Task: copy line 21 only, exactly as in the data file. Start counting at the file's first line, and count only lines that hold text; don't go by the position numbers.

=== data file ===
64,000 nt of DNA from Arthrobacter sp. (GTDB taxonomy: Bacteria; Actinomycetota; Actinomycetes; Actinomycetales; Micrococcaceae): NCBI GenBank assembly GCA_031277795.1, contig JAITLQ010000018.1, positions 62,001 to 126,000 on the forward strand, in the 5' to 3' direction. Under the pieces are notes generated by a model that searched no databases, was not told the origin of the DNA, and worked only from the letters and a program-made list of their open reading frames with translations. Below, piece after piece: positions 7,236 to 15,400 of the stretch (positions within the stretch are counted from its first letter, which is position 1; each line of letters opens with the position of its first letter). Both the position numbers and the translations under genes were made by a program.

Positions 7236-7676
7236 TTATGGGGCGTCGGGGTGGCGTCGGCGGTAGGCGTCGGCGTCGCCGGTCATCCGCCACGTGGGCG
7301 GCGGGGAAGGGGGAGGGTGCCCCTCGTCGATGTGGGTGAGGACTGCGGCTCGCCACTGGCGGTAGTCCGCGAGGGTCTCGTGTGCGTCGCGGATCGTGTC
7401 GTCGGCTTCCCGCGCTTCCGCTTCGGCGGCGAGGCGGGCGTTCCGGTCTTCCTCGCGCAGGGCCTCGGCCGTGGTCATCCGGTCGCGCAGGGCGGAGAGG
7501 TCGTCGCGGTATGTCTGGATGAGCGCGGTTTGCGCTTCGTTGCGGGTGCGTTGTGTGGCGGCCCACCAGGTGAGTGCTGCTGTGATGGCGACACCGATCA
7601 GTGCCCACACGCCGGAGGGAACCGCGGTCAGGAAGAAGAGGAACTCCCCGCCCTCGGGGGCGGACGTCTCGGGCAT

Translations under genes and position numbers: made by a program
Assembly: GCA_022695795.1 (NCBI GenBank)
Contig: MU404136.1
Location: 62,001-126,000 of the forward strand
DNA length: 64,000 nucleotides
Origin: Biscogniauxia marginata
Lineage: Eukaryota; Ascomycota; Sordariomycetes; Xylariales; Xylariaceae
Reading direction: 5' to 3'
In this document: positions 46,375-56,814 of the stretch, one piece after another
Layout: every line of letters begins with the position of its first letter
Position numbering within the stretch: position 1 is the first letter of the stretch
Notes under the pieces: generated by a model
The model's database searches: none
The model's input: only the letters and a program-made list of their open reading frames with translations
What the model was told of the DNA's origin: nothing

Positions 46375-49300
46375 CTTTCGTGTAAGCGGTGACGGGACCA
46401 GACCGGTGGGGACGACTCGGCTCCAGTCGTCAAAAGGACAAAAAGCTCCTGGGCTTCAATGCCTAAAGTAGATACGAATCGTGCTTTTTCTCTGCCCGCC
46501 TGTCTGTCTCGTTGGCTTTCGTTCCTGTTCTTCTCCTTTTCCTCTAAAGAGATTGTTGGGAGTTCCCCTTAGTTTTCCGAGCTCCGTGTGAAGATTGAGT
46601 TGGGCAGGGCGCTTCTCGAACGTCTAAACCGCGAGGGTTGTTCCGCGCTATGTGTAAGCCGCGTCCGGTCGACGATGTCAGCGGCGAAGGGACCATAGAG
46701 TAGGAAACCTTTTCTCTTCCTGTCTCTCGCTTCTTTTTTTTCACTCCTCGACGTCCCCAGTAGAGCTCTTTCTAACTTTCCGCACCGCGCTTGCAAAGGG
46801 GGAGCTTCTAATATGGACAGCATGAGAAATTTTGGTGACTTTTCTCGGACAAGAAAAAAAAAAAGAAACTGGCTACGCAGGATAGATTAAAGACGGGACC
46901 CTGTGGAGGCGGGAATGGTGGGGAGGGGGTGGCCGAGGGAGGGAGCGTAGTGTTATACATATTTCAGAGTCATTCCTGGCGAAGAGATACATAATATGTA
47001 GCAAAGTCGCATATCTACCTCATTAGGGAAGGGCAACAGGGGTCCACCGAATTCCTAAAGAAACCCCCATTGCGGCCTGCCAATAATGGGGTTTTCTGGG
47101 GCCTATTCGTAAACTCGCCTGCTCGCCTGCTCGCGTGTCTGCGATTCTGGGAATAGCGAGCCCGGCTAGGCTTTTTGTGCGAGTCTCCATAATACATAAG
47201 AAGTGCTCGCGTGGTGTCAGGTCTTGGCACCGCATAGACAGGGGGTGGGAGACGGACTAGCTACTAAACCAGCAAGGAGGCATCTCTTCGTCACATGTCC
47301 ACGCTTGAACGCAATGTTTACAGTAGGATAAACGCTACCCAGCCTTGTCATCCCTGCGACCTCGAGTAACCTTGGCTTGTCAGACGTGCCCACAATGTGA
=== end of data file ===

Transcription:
The model's input: only the letters and a program-made list of their open reading frames with translations